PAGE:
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Vasily Smyslov vs Viktor Korchnoi
Leningrad-Moscow (1967), Leningrad URS, May-??
Indian Game: Anti-Nimzo-Indian (E10)  ·  1-0

ANALYSIS [x]

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Kibitzer's Corner
Oct-07-04
Premium Chessgames Member
  Honza Cervenka: A trip of his Rook on the Kingside cost black the game. The Rook ending is quite instructive.
Oct-07-04
Premium Chessgames Member
  beatgiant: <A trip of his Rook on the Kingside cost black the game.>

Black's problem is that the b-pawn is overextended since his 18th move. It is normal to seek a counterattack on the kingside as he did.

Maybe 22...♗xf3 23. ♗xf3 ♕c2 is a bit better (in the game, White's knight was very good for queenside attack and defense).

Oct-07-04
Premium Chessgames Member
  Honza Cervenka: <beatgiant> You are right. It's hard (if not ´mpossible) to find any satisfactory defence of black b-Pawn, if black did not trade white Knight in the 22nd move as you have suggested and then allowed white to exchange Queens, but still Korchnoi's manoeuvre with Rook which was then practically out of play helped Smyslov to win weak b-Pawn. Maybe it is not sufficient, but after 26...Ra2 27.f3 (27.Nd3 Ne4 28.Rc2 b3 29.Rc8+ Kh7 30.Kf1 Ra1+ 31.Ke2 Rh1 - it's here much better than in the game as black Knight is on e4 and after 32.h4 Rh2 black threatens Nxg3) 27...Nd5 it is not so easy for white to attack black b-Pawn.
Oct-08-04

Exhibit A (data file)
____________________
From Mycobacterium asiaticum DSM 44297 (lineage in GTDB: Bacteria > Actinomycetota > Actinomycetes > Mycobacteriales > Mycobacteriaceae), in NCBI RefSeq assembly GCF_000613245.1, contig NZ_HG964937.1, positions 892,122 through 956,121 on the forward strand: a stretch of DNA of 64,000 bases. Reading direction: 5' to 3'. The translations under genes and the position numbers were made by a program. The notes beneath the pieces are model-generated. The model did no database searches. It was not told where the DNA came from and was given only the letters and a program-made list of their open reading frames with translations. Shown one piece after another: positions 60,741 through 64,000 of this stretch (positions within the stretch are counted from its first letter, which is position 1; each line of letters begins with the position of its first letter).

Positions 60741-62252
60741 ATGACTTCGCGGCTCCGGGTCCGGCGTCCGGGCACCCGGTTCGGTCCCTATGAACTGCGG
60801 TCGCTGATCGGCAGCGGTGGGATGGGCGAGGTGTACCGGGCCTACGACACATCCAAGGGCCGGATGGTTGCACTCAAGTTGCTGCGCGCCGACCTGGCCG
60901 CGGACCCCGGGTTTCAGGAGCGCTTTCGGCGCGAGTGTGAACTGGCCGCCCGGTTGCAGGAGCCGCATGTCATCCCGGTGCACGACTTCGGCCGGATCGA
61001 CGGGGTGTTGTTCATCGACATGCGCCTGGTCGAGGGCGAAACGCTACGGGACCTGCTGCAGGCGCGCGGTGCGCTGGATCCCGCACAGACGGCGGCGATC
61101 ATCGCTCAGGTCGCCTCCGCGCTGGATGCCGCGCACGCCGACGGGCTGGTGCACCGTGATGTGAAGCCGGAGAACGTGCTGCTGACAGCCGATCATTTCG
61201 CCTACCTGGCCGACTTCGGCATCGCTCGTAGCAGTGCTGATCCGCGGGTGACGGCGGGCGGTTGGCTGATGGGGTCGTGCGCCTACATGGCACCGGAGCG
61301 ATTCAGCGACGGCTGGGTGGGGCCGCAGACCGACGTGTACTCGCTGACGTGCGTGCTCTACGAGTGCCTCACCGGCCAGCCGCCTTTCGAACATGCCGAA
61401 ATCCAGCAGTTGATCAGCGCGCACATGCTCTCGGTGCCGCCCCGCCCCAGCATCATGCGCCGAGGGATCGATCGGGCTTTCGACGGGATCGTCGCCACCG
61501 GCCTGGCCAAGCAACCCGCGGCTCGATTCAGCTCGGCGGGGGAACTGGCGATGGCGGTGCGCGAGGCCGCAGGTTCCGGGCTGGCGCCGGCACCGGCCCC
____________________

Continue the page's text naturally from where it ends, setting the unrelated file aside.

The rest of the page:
Premium Chessgames Member
  beatgiant: <26...Ra2 27.f3 (27.Nd3 Ne4 28.Rc2 b3 29.Rc8+ Kh7 30.Kf1 Ra1+ 31.Ke2 Rh1 - it's here much better than in the game as black Knight is on e4 and after 32.h4 Rh2 black threatens Nxg3) 27...Nd5>

A very interesting try! But what is the continuation after 26...♖a2 27. ♘d3 ♘e4 28. ♖c2 b3 29. ♖c8+ ♔h7 30. ♔f1 ♖a1+ 31. ♔e2 ♖h1 32. ♔f3 , so that on 32...♘d2+ 33. ♔f4 g5+ 34. hg hg+ 35. ♔e5! threatening both the queenside ( 36. ♔d4 ) and the kingside ( 36. ♔f6 ).

My suggested improvement for Korchnoi (in the actual game) is 28...g5 to get there <before> White's h4. Of course, it also weakens the kingside a little bit, so maybe White can play for positional pressure with something like 28...g5 29. ♘d3 ♖h1 30. ♘e5! ♖xh2 31. ♖d4 ♖h1 32. ♖xb4 ♘d5 33. ♖b7 .

Oct-08-04
Premium Chessgames Member
  beatgiant: < 32. ♔f3 > Correction to my previous post, I meant to say 32. h4 ♖h2 33. ♔f3 .
Mar-24-20  ronaldpatzer: The threat of Rg1 after Ne5 forced the black knight to abandon the pawn. 32. Ne5 was a clever move, preventing ...g5 (because Nf3 attacking the pawn a second time and the rook at the same time), There was constantly the threat of Nf3 ...Rh3 Rg1 followed by Kf1 and Kg2 trapping the black rook.

Nf6 saves the rook because 34. Rg1 Ng4 35 Kf1 Nh2+ Kg2 Nxf3 (attacking white rook), Kxf3 and after Rh2 white's king can't come close to the black rook.

The simple fact that black was required to go 29... Rh1 to activate the rook clearly shows that Smyslov was absolutely right in his evaluation that the b pawn of black was too far advanced and winnable.

Mar-24-20
Premium Chessgames Member
  HeMateMe: Endgame virtuoso Smyslov makes it look easy. White picks off black's weak b pawn while giving no counter play.

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